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“Easy Bubble Solver” Predicts the Field of 68


Every year around this time, amateur and expert “Bracketologists” alike try to accurately predict the annual NCAA Tournament field of 68. Some, like USA Today’s Eric Prisbell, are tremendously accurate, while others, like ESPN’s Joe Lunardi, are very average at prognosticating the bracket.  While most Bracketologists extensively study the tournament hopefuls and subjectively select teams, very little attention is paid to mathematical methods of selecting the field, that is, until now.  Jeff Nusser of (formerly with Basketball Prospectus) has continued a numerically based method of selecting teams for the NCAA Tournament called the “Easy Bubble Solver.”  The EBS was created by Drew Cannon, a former Basketball Prospectus writer and current member Brad Stevens’ Butler Basketball staff. Since Cannon is no longer able to run the system, Nusser picked up the slack.

While most computer ranking systems are devilishly complicated, this one is actually simple to comprehend as it only uses two numbers to rank teams. Those numbers are RPI rank and KenPom rank.  Surprisingly, by averaging these two numbers, one can get a very accurate reading on how secure a team should feel while on the bubble. How accurate? Very, actually.  Over the past six seasons, this methodology has selected 94.2% (198/210) of tournament participants. Last season, it correctly selected 36/37 at-large selections, only missing on South Florida.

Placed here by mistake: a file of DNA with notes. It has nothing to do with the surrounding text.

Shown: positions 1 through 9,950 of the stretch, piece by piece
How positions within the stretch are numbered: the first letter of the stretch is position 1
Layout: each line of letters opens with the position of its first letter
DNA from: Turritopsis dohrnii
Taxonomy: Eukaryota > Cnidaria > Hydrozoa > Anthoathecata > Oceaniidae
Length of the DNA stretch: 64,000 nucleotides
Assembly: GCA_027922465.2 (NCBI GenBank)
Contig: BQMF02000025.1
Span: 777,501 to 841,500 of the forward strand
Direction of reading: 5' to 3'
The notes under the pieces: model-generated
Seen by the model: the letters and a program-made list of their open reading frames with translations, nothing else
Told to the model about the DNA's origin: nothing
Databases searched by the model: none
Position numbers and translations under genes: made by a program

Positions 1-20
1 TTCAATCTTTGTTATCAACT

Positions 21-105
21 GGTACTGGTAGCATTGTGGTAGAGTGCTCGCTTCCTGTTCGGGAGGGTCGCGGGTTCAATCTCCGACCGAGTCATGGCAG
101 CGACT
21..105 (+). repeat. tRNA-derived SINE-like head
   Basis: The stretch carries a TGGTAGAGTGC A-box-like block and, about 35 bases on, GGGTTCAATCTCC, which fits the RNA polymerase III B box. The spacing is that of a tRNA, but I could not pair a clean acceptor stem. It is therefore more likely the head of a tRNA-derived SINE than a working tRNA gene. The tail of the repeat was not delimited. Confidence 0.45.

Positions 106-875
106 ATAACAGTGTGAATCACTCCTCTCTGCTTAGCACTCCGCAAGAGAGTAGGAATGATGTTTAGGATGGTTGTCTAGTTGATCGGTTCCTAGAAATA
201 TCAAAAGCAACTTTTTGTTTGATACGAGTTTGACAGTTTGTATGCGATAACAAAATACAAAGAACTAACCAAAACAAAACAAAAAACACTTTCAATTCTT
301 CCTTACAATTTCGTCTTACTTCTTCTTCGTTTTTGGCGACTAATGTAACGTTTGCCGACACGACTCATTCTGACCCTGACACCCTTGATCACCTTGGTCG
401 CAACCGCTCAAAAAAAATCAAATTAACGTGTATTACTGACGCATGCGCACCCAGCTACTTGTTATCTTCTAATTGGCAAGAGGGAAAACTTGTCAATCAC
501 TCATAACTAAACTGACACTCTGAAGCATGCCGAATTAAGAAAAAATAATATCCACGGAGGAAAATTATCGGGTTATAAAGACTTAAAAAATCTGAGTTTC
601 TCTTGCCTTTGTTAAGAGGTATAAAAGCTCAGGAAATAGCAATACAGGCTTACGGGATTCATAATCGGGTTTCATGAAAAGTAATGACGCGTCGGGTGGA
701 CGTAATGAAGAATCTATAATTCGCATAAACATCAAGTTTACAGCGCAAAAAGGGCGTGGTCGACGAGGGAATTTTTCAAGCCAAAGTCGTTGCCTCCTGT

So what about this season? Where do bubble teams like Kentucky stand?  Fortunately for our Cats, “Easy Bubble Solver” says we’re “safely in” the tournament field. However, Cal and his squad are dangerously close to falling into the “last four in” category.  How close? Currently, Kentucky is tied for 39th out of 44 in this metric, alongside Boise State, Denver, and Illinois.  Only Cincinnati and Virginia fall below the Cats in the “safely in” category. The general consensus of computers and humans at the current juncture seems to be that Kentucky is barely in the tournament, but work remains to be done.  While these metrics and opinions are assuring, they don’t prevent a potentially critical loss to Vanderbilt or Arkansas. As previously stated, this metric is assuring, but in order to feel truly secure about the tournament, Kentucky must keep winning.


(h/t Jeff Nusser)

If you’re interested in reading the entirety of Nusser’s article, it can be found here.

Article written by Jonathan Schuette

6 Comments for “Easy Bubble Solver” Predicts the Field of 68

  1. ksr readers
    9:34 pm March 11, 2013 Permalink


  2. Hicks
    9:36 pm March 11, 2013 Permalink

    Bring us home Uncle Julius…..confidence.

  3. barn
    9:57 pm March 11, 2013 Permalink

    egghead on wlw radio right now is saying it is very likely 4 big ten teams could be in the final 4. i hope the b10 teams fall hard and quick in the tourny. look for some teams out west to make big noise go cats

  4. msnthrop
    10:28 pm March 11, 2013 Permalink

    Cool picture…

  5. Mc
    10:38 pm March 11, 2013 Permalink

    The same big 10 with 1 championship since 1990?

  6. Chicago Chris
    11:35 pm March 11, 2013 Permalink

    The way I see it: 0-1 in SEC, out; 1-1, probably in provided it’s a close loss; 2-1, definitely in. Just don’t lose the first game.

    I’m a little concerned about winning the first but losing to Ole Miss since they are also on the bubble. The committee will be reluctant to send more than three SEC teams, certainly not more than four.